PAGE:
SB 5436

This analysis was prepared by non-partisan legislative staff for the use of legislative members in their deliberations. This analysis is not a part of the legislation nor does it constitute a statement of legislative intent.

As Amended by House, April 6, 2017

Title: An act relating to expanding patient access to health services through telemedicine by further defining where a patient may receive the service.

Brief Description: Expanding patient access to health services through telemedicine by further defining where a patient may receive the service.

Sponsors: Senators Becker, Cleveland, Frockt and Keiser.

Brief History:

Committee Activity: Health Care: 2/09/17, 2/13/17 [DP].

Floor Activity:

Passed Senate: 2/23/17, 49-0.Passed House: 4/06/17, 97-0.

Brief Summary of Bill

  • Modifies the list of sites where a patient may receive services through telemedicine.


Majority Report: Do pass.

Signed by Senators Rivers, Chair; Becker, Vice Chair; Cleveland, Ranking Minority Member; Kuderer, Assistant Ranking Minority Member; Bailey, Conway, Fain, Keiser, Miloscia, Mullet, O'Ban and Walsh.

Staff: Mich'l Needham (786-7442)

Background: In 2015, the Legislature established requirements for health insurance payments for services delivered through telemedicine. The legislation established originating sites for a telemedicine service including a hospital, rural health clinic, federally qualified health center, health care provider's office, community mental health center, skilled nursing facility, or renal dialysis center. Legislation passed in 2016 added the patient's home as an option for an originating site.

The 2016 legislation created the Washington State Telehealth Collaborative and asked the Collaborative to develop recommendations on improving reimbursement and access to services, and to offer suggestions for clarifying the list of originating sites. The Collaborative submitted an initial progress report to the Legislature on December 1, 2016.

Summary of Bill: The list of sites where a patient may receive health care services through telemedicine is modified to allow a patient to access care from home or any location determined by the individual receiving the service.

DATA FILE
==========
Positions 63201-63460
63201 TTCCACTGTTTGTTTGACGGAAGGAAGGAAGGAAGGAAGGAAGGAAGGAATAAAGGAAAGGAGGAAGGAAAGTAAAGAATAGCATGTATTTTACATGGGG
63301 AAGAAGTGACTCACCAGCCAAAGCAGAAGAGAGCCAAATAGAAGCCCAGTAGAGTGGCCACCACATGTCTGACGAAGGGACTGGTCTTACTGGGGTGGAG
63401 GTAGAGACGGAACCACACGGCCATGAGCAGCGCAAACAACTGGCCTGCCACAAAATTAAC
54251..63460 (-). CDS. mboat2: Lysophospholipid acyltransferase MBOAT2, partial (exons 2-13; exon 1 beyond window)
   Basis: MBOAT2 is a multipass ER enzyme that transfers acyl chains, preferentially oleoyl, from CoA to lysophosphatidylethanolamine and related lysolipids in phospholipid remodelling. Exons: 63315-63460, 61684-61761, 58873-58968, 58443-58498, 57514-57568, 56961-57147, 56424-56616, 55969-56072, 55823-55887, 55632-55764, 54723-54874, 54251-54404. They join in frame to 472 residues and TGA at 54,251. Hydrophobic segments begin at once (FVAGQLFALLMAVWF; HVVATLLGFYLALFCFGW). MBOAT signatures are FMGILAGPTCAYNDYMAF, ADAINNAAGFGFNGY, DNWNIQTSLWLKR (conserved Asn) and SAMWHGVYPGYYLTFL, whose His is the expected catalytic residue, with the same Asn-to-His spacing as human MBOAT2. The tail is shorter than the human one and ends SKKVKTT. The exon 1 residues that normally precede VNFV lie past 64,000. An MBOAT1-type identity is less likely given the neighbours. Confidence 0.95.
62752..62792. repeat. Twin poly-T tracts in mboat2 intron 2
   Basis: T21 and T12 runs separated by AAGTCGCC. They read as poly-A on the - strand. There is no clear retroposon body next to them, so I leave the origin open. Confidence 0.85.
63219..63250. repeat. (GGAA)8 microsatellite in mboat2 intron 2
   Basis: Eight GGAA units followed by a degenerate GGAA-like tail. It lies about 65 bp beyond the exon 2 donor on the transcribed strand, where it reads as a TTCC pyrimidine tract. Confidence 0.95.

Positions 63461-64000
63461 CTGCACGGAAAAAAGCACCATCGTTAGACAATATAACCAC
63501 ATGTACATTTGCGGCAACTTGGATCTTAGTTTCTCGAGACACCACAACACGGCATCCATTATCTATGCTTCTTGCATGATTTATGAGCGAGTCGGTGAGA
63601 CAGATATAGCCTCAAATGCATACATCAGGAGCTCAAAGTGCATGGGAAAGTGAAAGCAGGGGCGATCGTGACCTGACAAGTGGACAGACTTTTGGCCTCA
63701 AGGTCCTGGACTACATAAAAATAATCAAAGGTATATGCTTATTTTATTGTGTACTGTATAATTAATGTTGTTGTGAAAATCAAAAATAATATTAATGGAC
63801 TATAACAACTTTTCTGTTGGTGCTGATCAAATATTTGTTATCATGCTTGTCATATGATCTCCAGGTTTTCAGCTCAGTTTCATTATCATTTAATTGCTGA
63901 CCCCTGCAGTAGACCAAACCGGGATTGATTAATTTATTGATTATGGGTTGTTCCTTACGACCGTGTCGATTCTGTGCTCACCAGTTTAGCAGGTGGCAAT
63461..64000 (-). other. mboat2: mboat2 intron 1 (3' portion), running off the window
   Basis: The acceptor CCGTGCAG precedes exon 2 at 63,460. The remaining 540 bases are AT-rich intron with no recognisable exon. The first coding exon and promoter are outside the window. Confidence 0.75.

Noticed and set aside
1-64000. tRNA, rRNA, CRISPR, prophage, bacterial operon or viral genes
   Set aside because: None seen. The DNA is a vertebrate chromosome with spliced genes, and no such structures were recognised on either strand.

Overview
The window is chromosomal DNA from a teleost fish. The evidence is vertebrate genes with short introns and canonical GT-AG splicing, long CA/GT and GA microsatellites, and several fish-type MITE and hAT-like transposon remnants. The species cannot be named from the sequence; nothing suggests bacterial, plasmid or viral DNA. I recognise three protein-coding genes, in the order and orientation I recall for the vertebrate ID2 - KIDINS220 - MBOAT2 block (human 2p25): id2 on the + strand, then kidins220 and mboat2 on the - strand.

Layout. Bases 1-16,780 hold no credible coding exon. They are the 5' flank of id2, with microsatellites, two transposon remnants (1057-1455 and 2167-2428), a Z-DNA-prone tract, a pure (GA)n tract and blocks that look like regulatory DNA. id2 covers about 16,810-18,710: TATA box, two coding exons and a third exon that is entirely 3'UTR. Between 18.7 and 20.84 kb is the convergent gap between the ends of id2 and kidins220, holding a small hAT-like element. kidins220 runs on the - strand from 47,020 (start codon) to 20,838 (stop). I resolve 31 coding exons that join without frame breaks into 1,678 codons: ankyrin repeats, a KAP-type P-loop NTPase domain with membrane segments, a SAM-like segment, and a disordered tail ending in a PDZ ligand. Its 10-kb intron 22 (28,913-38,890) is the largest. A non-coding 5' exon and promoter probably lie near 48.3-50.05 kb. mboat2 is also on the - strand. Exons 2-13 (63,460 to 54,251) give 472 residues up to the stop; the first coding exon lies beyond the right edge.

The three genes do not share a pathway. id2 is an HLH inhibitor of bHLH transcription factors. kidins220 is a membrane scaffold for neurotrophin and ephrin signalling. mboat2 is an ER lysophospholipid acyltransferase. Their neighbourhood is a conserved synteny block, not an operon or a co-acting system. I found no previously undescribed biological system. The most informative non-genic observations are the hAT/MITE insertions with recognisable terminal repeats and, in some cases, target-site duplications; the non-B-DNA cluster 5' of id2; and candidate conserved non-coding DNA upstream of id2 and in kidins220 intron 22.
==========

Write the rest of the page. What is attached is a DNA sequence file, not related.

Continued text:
Appropriation: None.

Fiscal Note: Available.

Creates Committee/Commission/Task Force that includes Legislative members: No.

Effective Date: The bill takes effect on January 1, 2018.

Staff Summary of Public Testimony: PRO: This is a result of the bill we passed last year where we created the Collaborative to review the definition of home and to recommend improvements that support telemedicine. We support the efforts of the Collaborative and in expanding telemedicine across the state. We had circulated a request for an amendment but now we understand this language has been worked on with the Collaborative and we are supportive. We support this definition of home and fully support the work of the Collaborative. This language is agreed on and aligns with agency efforts with telemedicine. The language has been well worked. Telemedicine is especially important for persons with mental illness and for finding mental health professionals. Some people have difficulties leaving their homes and this language will allow access to treatment. The workforce board has long supported expanding telemedicine access especially to address geographic gaps in access. The behavioral health workforce analysis was recently submitted and it is a top recommendation to increase telemedicine to increase access to behavioral health services.

Persons Testifying: PRO: Senator Randi Becker, Prime Sponsor; Ian Goodhew, UW Medicine; Katie Kolan, Washington State Medical Association; Zach Snyder, Regence Blue Shield; Sheela Tallman, Premera Blue Cross; Lisa Thatcher, Washington State Hospital Association; Cassandra Ando, NAMI Washington; Nova Gattman, Health Workforce Council.

Persons Signed In To Testify But Not Testifying: No one.